Playwright Christopher Durang’s most famous work, Vanya and Sonia and Masha and Spike, may be strongly influenced by the plays of 19th-century Russian writer Anton Chekhov. But it’s the contemporary elements he’s woven in -—including quasi-autobiographical details pulled from his life and that of friends like Yale Drama School classmate Sigourney Weaver — that gives its characters the energy, vitality and pathos needed to rise above stereotypes and give the play lasting comedic appeal.
Winner of the 2013 Tony Award for best play, Durang’s classic/contemporary mashup is on stage Aug. 11–28 at the Broadway Theatre Center’s Cabot Theatre in Milwaukee.
“Vanya and Sonia and Masha and Spike is firmly rooted in the present, but several times within the play characters perform for the others,” says Marcella Kearns, director of the production. “Sometimes they even set up deliberate performance spaces. In that respect, though his musing about Chekhov provided inspiration for the play, Durang gives us much more. He actually sweeps us through a survey of Western theatre — eras, styles, acting techniques — with nods to the Greeks, Chekhov, acting for television versus the stage, and more. And that’s just in the first act.”
The play’s references to Chekhov are deliberate and overt. Vanya, Sonia and Masha’s names are taken from Chekhovian canon, as is the name of an additional character, Nina. The play also blends comedy with semi-tragic situations in a way similar to Chekhov works like The Seagull and The Cherry Orchard.
Durang says Vanya and Sonia and Masha and Spike is not merely a parody of Chekhov, nor does one need to know the Russian writer’s plays to appreciate this contemporary one.
“I do like Chekhov’s plays and got to read them in my 20s and 30s,” says Durang. Now 66, Durang left New York City several years ago and moved to rural Bucks County, Pennsylvania, with his now-husband John Augustine. The play is set in that same county and reflects an urban/rural tension.
“A lot of Chekhov’s characters are unhappy with their lives and regret the things they didn’t do, and those who live in the country seem to be unhappier than those who live in the city,” Durang says. “I thought, ‘What if I wrote a play that incorporated the themes of Chekhov and set the play in modern day?’”
Durang’s question became the genesis of Vanya and Sonia and Masha and Spike, and drives its comedic trajectory.
The story is set at the home of Vanya (C. Michael Wright) and Sonia (Jenny Wanasek), siblings who live together in Bucks County. Unemployed, they have spent most of their adult lives caring for their now-dead parents, literature professors who loved Chekhov and named their children after Chekhovian characters. They currently survive thanks to their movie star sister Masha (Carrie Hitchcock) covering their living expenses.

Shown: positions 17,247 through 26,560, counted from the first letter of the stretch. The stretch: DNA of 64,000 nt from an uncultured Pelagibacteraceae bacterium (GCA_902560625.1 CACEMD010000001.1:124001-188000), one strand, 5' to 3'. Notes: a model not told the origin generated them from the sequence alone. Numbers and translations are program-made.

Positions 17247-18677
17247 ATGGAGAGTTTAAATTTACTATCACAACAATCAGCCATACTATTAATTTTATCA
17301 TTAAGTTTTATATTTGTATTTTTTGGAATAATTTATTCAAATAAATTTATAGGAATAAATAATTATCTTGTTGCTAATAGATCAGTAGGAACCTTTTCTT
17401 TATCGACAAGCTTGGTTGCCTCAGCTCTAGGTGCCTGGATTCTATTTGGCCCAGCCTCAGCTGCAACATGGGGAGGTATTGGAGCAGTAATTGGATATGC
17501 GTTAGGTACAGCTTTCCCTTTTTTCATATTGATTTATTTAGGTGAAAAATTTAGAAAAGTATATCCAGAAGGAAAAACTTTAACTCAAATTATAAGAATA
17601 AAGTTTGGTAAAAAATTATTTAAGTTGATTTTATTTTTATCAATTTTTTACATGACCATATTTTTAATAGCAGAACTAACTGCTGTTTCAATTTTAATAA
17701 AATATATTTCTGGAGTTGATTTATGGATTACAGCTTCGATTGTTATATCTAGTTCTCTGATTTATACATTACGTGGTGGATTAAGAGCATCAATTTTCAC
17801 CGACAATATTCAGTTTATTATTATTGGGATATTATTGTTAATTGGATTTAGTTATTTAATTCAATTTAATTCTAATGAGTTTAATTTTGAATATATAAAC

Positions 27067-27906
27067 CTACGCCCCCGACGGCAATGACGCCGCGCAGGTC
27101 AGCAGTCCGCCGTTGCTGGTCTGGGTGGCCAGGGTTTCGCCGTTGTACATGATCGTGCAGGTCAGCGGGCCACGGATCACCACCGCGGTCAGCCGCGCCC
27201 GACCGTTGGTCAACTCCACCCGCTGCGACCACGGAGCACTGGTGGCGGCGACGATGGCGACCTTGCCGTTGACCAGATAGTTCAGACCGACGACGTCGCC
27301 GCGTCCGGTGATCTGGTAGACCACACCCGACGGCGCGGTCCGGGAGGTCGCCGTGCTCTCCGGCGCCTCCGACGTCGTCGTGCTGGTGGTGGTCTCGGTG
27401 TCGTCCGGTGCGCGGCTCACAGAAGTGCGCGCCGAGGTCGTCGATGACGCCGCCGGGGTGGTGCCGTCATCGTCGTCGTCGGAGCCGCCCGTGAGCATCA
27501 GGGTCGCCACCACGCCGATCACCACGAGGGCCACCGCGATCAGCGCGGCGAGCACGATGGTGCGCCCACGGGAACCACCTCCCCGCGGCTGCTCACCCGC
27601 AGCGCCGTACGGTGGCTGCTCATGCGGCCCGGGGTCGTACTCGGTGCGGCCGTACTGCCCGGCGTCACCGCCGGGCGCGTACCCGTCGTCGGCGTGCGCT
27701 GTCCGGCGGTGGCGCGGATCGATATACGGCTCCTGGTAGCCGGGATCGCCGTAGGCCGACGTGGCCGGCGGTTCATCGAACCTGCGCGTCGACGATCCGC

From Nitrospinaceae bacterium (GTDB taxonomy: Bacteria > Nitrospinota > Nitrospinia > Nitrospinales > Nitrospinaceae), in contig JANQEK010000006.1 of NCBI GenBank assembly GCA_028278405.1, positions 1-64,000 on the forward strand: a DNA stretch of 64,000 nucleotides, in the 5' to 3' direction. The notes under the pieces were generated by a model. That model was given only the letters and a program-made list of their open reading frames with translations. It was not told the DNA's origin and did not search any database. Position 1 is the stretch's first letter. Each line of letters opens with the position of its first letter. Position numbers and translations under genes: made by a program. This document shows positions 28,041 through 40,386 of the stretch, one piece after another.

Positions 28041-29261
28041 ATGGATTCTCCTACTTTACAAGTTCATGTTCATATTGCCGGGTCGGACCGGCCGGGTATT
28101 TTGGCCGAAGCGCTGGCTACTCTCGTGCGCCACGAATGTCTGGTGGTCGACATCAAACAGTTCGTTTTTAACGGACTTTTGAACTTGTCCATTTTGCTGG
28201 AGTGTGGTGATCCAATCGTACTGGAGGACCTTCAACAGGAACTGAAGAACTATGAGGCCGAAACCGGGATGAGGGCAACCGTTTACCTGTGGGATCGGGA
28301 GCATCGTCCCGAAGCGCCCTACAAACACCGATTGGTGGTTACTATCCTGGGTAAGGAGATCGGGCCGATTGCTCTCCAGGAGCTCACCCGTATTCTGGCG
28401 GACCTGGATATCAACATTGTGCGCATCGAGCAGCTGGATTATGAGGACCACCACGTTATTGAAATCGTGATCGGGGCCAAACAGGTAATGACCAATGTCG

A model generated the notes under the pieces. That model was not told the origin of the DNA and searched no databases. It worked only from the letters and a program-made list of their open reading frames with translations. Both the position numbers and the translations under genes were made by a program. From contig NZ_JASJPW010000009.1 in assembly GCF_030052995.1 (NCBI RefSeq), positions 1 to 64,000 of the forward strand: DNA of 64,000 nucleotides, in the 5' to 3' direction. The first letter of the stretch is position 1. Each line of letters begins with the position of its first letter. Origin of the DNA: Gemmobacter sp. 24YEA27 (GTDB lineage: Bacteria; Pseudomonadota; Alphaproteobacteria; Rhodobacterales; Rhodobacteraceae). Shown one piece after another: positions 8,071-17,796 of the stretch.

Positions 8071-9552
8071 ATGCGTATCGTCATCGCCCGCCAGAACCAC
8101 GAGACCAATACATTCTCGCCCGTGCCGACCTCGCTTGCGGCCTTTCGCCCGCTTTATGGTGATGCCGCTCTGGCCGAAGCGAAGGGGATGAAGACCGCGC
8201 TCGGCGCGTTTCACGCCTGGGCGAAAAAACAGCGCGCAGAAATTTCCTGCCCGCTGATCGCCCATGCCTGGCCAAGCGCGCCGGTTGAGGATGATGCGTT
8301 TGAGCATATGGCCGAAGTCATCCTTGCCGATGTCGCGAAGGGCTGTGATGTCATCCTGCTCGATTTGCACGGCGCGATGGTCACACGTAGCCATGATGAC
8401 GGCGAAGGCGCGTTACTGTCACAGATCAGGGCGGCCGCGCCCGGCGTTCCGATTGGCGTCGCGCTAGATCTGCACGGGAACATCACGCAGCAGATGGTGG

The pair’s static environment ruptures when Masha returns home with her latest fling, boy toy Spike (JJ Phillips). Sonia’s insecurities and Masha’s competitive nature spark a series of arguments which Vanya must try to mediate, all while Spike flounces about the house distracting the trio with his buff body. It quickly becomes clear that Masha is intent on selling the family home, which would leave Vanya and Sonia destitute.
Durang says the characters in the play must deal with feeling left behind as times change, as well as with the struggles people face in their attempt to coexist and come to terms with their gains and losses.
While Durang acknowledges the play’s characters share some similarities to his own life, he says their differences that helped him maintain a necessary distance while writing the work.
“I realized that I was the age now of Vanya in the play and I am very much that character,” Durang says. “But it’s more of a what-if scenario. I feel very lucky that I was able to pursue a career in theater after college, but the Vanya character is what I think I would be if I didn’t get to follow my choices.”
The play is largely motivated by jealousy and sibling rivalry, another what-if scenario for Durang, an only child who nevertheless had to play peacemaker between warring parents.
One of the major drives in this play is the longing for connection,” Kearns says. “Storytelling — theater — is a most human way to connect, to transmit what one is experiencing and to seek understanding from others. It’s as old as human community. Naturally, that expresses itself in how the characters communicate with one another in this play. The siblings in the play (Vanya, Sonia and Masha) come from a very theatrical family, so they and those around them get specific about their styles and references. But audiences don’t need to be intimate with the work of Chekhov (or Aeschylus or Doug Ellin, for that matter) to enjoy them. The characters are using those styles as a medium to reach one another in the moment. They’re tools for the story at hand.”
Durang says he created Sonia as a composite of several women he’s known, and the narcissistic Masha is inspired by Weaver — or rather, by a similarly self-involved character she played in college. “I’m not saying that any part of Masha is based on Sigourney Weaver,” Durang explains, “but I thought she would have fun playing the role, and I was lucky to get her.
In addition to Weaver, the Broadway production featured David Hyde Pierce and Kristine Nielsen as Masha’s siblings and Billy Magnussen as Spike.
Milwaukee Chamber Theatre’s production of Vanya and Sonia and Masha and Spike runs Aug. 11-28 at the Broadway Theatre Center’s Cabot Theatre, 158 N. Broadway, Milwaukee. The Aug. 11 performance features a special LGBT Night Out promotion at 7:30 p.m., with a 25 percent discount on tickets using the code LGBT25. For tickets, call 414-291-7800 or visit milwaukeechambertheatre.com.
Editor’s Note: Michael Muckian’s interview with Christopher During was conducted in 2015 for a preview of Vanya and Sonia and Masha and Spike that played at Madison’s Forward Theatre Company.